I think it’s fair to say that there are as many theories about what caused the Asian crisis as there are people at this conference. However, two issues that are likely to be central to understanding the Asian crisis are the distortion of market forces and the resulting moral hazard. If you peel back the many layers of the Asian crisis, you’ll find these issues at the core.
Focusing on market forces and moral hazard is important because they are key to preventing a bank crisis. The prompt resolution of a banking crisis is important, of course. But regulators tend to focus much of their time and attention preparing to pick up the pieces after the crisis. We can spend less time on resolving crises by spending more time on preventing them.
Ironically, many point to the turmoil in Southeast Asia as eveidence of a breakdown of capitalism—a failure of market forces. An alternative view is that the crisis resulted from government interference in the normal operation of financial markets. To what extent were dubious investments cheerfully funded by banks as long as the borrower had the right government connection? To what degree was patronage more important than profits? Clearly, these sorts of distortions could subvert the fundamental function of banks as efficient allocaters of credit, and they could undermine the market discipline needed to ensure that financial institutions were properly allocating risk. The weakening of market discipline left these countries susceptible to moral hazard.
Korea, Indonesia, Thailand, and Malaysia among others have strong interlocking relationships between the public and private sectors. Did these relationships carry with them an implicit guarantee of financial institutions? Did lenders assume that their investments were protected by national governments? Did investors in financial institutions exercise insufficient prudence as a result? And were even the more prudent investors unable to make informed choices because of the lack of transparency in Southeast Asian banks? Weakened market discipline is a common thread connecting those countries suffering from economic crisis. They may differ in the way market forces were distorted, but the outcomes were essentially the same.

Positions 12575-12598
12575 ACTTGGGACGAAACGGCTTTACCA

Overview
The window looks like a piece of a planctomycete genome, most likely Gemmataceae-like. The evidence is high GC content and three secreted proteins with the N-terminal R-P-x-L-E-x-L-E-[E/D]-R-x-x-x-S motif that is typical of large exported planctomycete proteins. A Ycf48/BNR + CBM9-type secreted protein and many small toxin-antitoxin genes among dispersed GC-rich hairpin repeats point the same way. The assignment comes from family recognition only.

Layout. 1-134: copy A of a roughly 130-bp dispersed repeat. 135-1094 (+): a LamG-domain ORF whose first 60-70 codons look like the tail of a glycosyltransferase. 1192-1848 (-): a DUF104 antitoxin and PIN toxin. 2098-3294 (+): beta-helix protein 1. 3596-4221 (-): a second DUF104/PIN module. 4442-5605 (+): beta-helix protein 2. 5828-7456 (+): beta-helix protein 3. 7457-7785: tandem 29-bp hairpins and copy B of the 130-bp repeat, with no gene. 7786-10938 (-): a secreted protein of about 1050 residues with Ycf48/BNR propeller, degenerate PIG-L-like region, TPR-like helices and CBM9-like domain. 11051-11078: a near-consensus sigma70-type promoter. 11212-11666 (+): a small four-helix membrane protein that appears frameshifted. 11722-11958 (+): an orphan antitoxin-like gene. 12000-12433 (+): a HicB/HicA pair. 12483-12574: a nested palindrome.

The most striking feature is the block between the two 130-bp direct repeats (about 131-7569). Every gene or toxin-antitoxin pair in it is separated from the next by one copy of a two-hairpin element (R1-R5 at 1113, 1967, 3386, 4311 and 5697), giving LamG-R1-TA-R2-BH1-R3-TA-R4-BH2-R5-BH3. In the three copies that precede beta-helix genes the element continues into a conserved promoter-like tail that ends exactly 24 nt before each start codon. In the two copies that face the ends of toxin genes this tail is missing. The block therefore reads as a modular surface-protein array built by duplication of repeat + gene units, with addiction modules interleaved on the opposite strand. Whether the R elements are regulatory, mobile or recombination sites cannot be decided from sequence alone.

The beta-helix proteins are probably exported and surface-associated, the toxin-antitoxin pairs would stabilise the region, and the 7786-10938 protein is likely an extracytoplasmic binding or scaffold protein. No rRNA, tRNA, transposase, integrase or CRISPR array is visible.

Now these nations must grapple with the question of how to restore the levels of economic performance that so impressed the world during the years prior to the crisis. Some nations seem to have grown impatient with global markets, and threaten to turn toward isolation. Malaysia imposed currency and stock market controls in an effort to insulate its economy. Russia appears to be reverting to a less market-driven economy.
And even Hong Kong, a bastion of free markets, bought an estimated $15 billion worth of stocks to bolster prices after sell-offs by speculators. Are Asian countries losing faith in free markets. Certainly there’s growing anger among some officials, business leaders, and citizens about the crisis. And free markets are an easy target.
But obviously no one can truly “opt-out” of the global financial community. That’s no longer a realistic possibility. A return to prosperity for those countries in crisis requires a commitment to market reform. The two are inseparable. I’m sure that market forces and moral hazard are two issues that will feature prominently in our discussion. There are, of course, a number of other important issues that we’ll cover during the next three days. Here are just a few of the key questions that we’ll be discussing:
What were the causes of the Asian financial crisis and why was its onset so sudden and unpredictable?
How effective have international rescue operations been in dealing with the crisis?
How should the international financial system balance the stability gained from a financial safety net against the potential risk of moral hazard?
How has the opaqueness of Asian financial markets contributed to the crisis?
Is the Asian crisis a failure of market-oriented capitalism or a failure of state-managed capitalism?
How has openness to market forces affected the severity of the financial crisis in each country?
And, perhaps most importantly, what actions can be taken to prevent future crises?
The answers to these questions, and many others we will be discussing will help share the future of public policy related to the international financial system. I am pleased that we have some of the leading experts from the academic, regulatory, and financial services industries to discuss these issues.